Multiwalled carbon nanotubes and c60 fullerenes differentially impact the accumulation of weathered pesticides in four agricultural plants.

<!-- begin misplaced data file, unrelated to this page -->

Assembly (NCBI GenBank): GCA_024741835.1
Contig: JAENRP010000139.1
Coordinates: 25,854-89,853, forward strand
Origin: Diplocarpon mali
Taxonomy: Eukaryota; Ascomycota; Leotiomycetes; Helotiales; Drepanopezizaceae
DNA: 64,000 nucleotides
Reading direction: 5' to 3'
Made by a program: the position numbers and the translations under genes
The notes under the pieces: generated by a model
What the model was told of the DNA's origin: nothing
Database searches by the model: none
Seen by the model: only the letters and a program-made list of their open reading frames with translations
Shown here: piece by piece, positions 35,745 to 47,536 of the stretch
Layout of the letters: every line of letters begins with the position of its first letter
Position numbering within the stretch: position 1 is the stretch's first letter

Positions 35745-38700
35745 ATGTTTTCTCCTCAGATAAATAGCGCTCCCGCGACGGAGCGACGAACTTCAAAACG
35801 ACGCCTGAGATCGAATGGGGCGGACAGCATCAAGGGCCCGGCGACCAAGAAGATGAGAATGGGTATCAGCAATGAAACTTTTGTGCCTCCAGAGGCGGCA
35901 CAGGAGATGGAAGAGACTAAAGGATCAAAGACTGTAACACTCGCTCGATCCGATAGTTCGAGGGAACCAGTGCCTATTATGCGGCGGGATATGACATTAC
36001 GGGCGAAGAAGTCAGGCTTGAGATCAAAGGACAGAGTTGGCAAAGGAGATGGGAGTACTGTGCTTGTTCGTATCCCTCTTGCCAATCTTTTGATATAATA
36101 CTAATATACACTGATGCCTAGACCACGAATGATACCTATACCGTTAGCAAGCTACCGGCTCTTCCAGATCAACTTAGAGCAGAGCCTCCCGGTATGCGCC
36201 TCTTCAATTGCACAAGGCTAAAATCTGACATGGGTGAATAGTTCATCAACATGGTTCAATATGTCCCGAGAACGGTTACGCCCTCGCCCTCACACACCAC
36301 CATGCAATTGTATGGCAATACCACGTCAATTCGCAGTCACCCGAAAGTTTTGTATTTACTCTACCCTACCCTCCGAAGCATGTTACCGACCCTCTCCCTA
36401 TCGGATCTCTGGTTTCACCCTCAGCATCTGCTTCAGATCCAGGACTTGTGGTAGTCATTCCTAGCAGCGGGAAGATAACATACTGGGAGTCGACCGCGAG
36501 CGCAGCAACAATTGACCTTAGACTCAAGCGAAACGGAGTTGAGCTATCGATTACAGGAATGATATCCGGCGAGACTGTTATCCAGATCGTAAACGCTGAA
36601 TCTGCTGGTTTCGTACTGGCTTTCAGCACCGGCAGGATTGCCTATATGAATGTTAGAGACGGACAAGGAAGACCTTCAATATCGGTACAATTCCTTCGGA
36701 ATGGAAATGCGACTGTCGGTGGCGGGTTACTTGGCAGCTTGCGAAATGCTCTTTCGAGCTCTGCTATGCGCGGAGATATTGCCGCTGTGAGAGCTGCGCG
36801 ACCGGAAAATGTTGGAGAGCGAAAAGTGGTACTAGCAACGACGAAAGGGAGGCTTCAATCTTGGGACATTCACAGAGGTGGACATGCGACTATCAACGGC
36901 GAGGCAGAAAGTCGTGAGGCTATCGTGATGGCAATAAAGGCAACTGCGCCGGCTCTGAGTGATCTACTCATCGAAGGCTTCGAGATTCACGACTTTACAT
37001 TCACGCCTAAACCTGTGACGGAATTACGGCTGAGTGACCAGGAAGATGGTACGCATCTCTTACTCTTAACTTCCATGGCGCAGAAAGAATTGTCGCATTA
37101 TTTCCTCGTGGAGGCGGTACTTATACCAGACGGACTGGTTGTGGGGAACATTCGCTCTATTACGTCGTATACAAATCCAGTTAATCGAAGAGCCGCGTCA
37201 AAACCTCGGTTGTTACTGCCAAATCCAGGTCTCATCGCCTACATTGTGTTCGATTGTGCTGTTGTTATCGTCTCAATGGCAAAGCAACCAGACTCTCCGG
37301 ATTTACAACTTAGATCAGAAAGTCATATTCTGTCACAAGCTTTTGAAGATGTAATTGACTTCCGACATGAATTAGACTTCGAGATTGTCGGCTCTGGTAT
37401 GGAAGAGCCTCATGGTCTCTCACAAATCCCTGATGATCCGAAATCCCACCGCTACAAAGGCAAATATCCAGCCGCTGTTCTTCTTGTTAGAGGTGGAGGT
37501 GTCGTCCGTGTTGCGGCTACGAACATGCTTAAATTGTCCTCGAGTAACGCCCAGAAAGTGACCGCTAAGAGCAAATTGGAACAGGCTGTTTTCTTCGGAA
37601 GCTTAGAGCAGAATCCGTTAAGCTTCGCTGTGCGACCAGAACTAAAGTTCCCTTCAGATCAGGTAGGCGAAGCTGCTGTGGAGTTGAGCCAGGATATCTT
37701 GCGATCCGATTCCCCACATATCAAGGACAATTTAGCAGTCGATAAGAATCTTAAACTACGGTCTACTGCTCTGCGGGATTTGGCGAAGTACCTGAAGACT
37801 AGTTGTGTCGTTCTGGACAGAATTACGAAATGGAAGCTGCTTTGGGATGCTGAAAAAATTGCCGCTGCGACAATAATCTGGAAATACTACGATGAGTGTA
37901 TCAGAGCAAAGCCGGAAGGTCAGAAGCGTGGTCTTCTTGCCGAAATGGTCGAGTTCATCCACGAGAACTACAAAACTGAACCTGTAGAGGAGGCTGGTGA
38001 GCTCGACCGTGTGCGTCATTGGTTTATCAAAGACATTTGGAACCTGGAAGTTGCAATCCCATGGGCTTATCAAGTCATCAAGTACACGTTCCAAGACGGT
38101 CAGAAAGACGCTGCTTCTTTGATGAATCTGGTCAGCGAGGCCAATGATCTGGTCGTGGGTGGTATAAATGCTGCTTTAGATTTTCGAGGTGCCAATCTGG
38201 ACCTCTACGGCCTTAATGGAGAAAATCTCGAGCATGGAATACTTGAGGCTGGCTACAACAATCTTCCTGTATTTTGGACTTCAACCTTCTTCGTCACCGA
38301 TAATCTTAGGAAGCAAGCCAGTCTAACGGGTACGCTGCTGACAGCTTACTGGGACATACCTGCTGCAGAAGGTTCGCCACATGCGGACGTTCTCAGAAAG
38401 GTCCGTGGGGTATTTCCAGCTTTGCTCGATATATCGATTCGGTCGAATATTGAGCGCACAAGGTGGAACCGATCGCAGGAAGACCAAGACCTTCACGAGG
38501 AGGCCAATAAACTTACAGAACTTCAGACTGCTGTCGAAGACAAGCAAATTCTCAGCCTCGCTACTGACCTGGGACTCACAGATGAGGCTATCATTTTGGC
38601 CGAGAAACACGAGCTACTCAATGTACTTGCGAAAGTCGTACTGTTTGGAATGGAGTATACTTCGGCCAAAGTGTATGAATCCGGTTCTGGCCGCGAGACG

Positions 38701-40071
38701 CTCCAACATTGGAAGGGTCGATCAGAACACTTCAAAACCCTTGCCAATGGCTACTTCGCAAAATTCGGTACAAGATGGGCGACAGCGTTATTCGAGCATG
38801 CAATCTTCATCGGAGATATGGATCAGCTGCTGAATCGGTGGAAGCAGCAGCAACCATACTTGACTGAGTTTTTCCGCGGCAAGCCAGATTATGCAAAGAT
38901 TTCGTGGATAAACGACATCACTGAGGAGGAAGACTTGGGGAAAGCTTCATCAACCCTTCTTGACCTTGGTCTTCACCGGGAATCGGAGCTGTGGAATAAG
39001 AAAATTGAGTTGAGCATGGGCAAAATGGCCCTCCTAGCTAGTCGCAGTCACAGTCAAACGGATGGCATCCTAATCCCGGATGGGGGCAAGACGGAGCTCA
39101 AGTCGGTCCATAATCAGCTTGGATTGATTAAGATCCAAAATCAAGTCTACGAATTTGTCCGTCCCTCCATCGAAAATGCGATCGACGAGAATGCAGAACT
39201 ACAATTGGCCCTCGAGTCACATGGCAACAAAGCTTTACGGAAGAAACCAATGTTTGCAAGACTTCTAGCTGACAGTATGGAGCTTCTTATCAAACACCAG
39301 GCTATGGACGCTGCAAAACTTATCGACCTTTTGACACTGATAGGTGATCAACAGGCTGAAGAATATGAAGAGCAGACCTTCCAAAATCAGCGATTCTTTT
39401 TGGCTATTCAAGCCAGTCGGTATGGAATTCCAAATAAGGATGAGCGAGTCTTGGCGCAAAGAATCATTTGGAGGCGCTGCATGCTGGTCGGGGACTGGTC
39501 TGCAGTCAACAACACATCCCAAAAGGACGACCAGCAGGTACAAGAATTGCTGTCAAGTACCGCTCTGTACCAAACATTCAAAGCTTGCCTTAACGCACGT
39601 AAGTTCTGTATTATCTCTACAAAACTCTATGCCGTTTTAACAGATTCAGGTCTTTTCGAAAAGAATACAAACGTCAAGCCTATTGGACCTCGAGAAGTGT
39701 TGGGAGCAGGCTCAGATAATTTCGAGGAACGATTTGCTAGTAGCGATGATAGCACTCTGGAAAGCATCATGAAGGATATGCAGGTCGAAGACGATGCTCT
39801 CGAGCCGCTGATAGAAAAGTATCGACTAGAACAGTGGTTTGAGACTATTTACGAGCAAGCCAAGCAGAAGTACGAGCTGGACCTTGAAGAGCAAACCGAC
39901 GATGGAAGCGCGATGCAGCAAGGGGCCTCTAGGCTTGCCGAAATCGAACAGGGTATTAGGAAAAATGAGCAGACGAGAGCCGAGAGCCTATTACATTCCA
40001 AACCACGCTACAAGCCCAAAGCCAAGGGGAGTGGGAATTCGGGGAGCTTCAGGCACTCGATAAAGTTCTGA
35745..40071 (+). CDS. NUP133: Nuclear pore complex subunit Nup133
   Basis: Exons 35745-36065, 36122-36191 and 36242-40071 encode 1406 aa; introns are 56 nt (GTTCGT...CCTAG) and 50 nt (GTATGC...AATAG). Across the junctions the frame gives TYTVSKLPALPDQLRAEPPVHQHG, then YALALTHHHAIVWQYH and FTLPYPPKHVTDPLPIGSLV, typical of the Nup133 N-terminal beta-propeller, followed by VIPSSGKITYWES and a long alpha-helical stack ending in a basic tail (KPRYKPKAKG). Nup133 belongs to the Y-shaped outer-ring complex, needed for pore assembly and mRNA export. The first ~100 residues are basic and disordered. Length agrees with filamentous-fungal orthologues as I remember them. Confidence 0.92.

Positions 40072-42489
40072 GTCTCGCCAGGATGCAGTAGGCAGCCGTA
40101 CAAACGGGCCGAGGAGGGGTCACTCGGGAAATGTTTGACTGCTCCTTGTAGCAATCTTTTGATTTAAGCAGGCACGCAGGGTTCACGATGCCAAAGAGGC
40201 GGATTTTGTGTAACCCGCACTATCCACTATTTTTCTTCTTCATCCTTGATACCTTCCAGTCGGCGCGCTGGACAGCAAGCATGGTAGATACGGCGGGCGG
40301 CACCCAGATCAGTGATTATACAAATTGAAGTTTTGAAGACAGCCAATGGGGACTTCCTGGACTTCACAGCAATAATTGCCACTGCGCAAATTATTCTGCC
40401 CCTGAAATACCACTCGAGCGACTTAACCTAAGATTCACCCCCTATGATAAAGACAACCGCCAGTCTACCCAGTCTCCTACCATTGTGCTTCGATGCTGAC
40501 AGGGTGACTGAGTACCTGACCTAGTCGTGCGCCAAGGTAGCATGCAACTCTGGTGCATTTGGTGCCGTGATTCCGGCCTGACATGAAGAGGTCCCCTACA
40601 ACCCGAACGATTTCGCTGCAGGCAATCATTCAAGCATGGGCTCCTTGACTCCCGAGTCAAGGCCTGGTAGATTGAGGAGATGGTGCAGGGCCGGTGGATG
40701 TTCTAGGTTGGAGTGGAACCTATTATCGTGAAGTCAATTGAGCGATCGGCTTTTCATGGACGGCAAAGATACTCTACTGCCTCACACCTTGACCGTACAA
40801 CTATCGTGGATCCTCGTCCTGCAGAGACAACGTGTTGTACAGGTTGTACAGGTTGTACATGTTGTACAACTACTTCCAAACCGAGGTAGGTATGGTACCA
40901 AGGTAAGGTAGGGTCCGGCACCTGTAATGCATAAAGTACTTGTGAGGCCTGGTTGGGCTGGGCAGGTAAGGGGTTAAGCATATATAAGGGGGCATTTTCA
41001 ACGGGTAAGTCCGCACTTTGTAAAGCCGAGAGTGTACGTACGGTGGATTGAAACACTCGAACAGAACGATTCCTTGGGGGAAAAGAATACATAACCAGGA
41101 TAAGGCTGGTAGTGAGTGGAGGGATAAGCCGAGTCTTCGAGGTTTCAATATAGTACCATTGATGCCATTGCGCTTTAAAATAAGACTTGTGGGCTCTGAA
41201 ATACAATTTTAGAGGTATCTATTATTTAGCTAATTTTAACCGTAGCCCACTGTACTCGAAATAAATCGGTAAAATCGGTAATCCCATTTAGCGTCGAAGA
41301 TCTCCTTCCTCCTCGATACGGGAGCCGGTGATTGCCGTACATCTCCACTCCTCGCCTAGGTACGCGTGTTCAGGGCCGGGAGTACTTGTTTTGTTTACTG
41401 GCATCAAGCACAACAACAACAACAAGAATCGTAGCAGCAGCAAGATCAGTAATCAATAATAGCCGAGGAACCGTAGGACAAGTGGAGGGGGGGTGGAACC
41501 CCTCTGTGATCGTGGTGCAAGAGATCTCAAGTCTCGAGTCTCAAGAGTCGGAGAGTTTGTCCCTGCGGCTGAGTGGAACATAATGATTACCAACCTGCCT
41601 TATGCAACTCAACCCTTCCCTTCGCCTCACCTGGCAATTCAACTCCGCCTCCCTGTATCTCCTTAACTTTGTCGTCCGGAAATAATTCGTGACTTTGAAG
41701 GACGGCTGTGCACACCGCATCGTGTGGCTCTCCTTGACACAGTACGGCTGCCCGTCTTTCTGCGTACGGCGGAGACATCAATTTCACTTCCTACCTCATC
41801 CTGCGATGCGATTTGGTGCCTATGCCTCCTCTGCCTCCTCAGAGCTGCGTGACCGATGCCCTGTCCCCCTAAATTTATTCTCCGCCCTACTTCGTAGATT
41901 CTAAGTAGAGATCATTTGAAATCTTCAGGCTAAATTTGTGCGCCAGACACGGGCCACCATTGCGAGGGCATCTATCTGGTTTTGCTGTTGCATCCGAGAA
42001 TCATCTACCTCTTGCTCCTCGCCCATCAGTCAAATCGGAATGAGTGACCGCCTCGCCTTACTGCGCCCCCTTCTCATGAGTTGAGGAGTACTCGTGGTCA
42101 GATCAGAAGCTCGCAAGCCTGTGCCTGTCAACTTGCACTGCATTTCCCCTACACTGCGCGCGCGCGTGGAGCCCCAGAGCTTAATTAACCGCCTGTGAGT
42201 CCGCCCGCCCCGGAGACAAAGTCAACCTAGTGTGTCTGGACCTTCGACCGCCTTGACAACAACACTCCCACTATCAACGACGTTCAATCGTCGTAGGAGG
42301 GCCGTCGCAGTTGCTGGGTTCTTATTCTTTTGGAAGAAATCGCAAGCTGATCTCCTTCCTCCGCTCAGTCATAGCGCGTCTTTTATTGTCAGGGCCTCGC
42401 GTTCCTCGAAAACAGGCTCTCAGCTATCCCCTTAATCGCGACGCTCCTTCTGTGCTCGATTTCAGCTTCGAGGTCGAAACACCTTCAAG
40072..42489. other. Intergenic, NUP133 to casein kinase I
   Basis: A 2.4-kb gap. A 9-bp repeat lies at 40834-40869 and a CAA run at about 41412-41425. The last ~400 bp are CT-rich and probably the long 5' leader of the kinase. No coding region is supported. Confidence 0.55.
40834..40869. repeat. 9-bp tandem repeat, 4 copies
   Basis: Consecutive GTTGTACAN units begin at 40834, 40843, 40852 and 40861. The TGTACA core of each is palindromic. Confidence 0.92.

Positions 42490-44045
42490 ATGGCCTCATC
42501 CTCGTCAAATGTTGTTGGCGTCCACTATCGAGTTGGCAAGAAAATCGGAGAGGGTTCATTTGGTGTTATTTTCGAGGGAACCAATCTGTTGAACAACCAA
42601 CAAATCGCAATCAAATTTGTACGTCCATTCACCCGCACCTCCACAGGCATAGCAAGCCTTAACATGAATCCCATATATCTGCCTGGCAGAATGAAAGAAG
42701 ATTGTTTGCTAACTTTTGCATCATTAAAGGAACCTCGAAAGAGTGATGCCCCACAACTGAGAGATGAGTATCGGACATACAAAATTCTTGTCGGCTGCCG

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The effect of multiwalled carbon nanotubes (MWCNT) or C60 fullerenes on the uptake of weathered chlordane or DDx (DDT + metabolites) by Cucurbita pepo (zucchini), Zea mays (corn), Solanum lycopersicum (tomato), and Glycine max (soybean) was investigated. The plants were grown in 50 g of soil with weathered chlordane (2150 ng/g) and DDx (118 ng/g) that was amended with 0, 500, 1000, or 5000 mg/kg MWCNT or C60. After 28 d, the root and shoot content of chlordane components and DDx was determined by GC-MS. Zucchini and tomato growth were unaffected by carbon nanomaterial coexposure, although C60 at 500 mg/kg reduced corn and soybean biomass by 36.5-45.0%. Total chlordane content ranged from 1490 (tomato) to 4780 (zucchini) ng; DDx amounts ranged from 77.8 (corn) to 395 ng (zucchini). MWCNT coexposure decreased chlordane and DDx accumulation 21-80% across all crops, depending on species and nanotube concentration. Conversely, C60 had species- and contaminant-specific effects on pesticide uptake, ranging from complete suppression of DDx uptake (corn/tomato) to 34.9% increases in chlordane accumulation (tomato/soybean). The data show that pesticide accumulation varies greatly with crop species and carbon nanomaterial type/concentration. These findings have implications for food safety and for the use of engineered nanomaterials in agriculture.